Trump Hints at What He Might Do Instead of Attending Fox News' First GOP Presidential Debate


Former President Donald Trump hinted that he might do a one-on-one sitdown interview with Tucker Carlson rather than participate in the first Republican presidential primary debate on Aug. 23.

Trump responded to the prospect Sunday on Truth Social, writing, “Interesting? So many people have suggested this!”

This month, Carlson moderated the first GOP presidential forum of the primary season in Iowa, interviewing Florida Gov. Ron DeSantis, former South Carolina Gov. Nikki Haley, businessman Vivek Ramaswamy, Sen. Tim Scott of South Carolina, former Vice President Mike Pence and former Arkansas Gov. Asa Hutchinson.

Trump skipped that event, citing a scheduling conflict, according to Politico.

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In a recent interview, the former president told Fox News host Maria Bartiromo that he had not made a decision about whether he will participate in the GOP debate.

“Well you know, it’s quite an easy question normally. Ronald Reagan didn’t do it and a lot of other people didn’t do it. When you have a big lead, you don’t do it,” Trump said.

“We have a lead of 50 and 60 points in some cases,” he continued. “You’re leading people by 50 and 60 points, you say why would you be doing a debate? It’s actually not fair. Why would you let somebody that’s at zero or one or two or three be popping you with questions?”

Bartiromo followed up, “Do you see any risk that if you don’t show up, Ron DeSantis has a good night and it cuts into your lead?”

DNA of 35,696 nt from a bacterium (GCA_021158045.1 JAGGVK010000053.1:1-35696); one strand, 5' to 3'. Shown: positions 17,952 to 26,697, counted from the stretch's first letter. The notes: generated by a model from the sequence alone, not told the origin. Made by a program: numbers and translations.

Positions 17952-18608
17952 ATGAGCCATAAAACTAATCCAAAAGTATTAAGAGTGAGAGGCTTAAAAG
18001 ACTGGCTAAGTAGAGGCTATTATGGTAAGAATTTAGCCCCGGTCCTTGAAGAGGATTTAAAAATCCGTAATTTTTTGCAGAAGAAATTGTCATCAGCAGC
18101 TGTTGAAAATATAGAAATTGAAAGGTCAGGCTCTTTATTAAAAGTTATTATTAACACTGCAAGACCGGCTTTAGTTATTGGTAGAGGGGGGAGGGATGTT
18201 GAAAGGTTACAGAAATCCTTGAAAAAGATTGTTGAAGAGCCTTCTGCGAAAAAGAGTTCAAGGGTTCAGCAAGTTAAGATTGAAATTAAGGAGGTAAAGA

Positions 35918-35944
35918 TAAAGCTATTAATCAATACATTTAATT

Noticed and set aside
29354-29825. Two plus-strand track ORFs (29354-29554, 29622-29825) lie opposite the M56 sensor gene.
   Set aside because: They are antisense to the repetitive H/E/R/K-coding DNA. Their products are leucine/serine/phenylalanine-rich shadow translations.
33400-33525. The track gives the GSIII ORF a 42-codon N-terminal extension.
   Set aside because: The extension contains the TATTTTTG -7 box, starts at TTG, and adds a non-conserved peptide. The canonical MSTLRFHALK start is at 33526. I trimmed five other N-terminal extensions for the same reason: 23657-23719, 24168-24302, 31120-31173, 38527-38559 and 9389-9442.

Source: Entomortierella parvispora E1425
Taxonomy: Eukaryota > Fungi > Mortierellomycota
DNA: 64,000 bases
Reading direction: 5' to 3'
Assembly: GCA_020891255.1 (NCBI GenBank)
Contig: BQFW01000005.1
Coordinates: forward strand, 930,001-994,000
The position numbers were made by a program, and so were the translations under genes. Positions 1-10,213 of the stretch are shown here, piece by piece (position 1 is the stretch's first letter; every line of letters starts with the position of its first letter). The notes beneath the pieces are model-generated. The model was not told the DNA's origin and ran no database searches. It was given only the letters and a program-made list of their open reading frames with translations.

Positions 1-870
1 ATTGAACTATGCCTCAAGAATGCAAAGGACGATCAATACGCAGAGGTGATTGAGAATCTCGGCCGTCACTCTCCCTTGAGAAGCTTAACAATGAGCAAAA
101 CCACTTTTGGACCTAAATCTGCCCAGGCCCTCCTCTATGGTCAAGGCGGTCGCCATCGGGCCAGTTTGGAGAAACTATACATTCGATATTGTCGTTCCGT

“Or somebody else has a good night and cuts into his lead, because that’s what’s happening. He’s going down and a couple of them are going up,” Trump responded.

But he added regarding doing the debate, “I haven’t really made up my mind.”

Politico reported Sunday that Trump, DeSantis, Haley, Ramaswamy, Scott and former New Jersey Gov. Chris Christie have all met the Republican National Committee’s polling and fundraising criteria to participate in the first debate.

Candidates must have 1 percent support in three national polls that meet the RNC methodological requirements and have 40,000 unique donors — with at least 200 unique donors from 20 or more states and territories.

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Pence garners the polling support but lacks the 40,000 unique donors. He promised on a Fox News interview last week that his campaign will meet that threshold in time.

On Monday, Trump led the field of Republican candidates by more than 30 percentage points, according to the RealClear Politics average of polls.

The 45th president had 51.8 percent support; while DeSantis garners 18.5 percent; Pence, 5.6 percent; Ramaswamy 5.5 percent; Haley, 3.5 percent; and Scott, 3.0 percent.

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It wouldn’t be the first time Trump has declined to participate in a primary debate.

In January 2016, he skipped a Fox News-hosted GOP debate and instead held a rally in Iowa after the network refused his demand that Megyn Kelly be removed as a moderator.

Trump felt that Kelly had been unfair to him during the first GOP presidential debate in August 2015 by asking about his treatment of women.

The Washington Post reported that the viewership for the debate without Trump dropped nearly in half from 24 million to 12.5 million.

The former president’s one-on-one with Carlson presumably would stream on Twitter.

Fox News fired Carlson in April, without providing a reason.

In May, he announced he would be hosting an online program on Twitter.

His shows have garnered millions of views each since first airing last month.

According to a report in March, Carlson said in a January 2021 text message that he “hates” Trump “with a passion.”

This month, however, the former Fox News host said in an interview with Russell Brand that he “loves” the former president, citing his policy on Ukraine.

This article appeared originally on The Western Journal.

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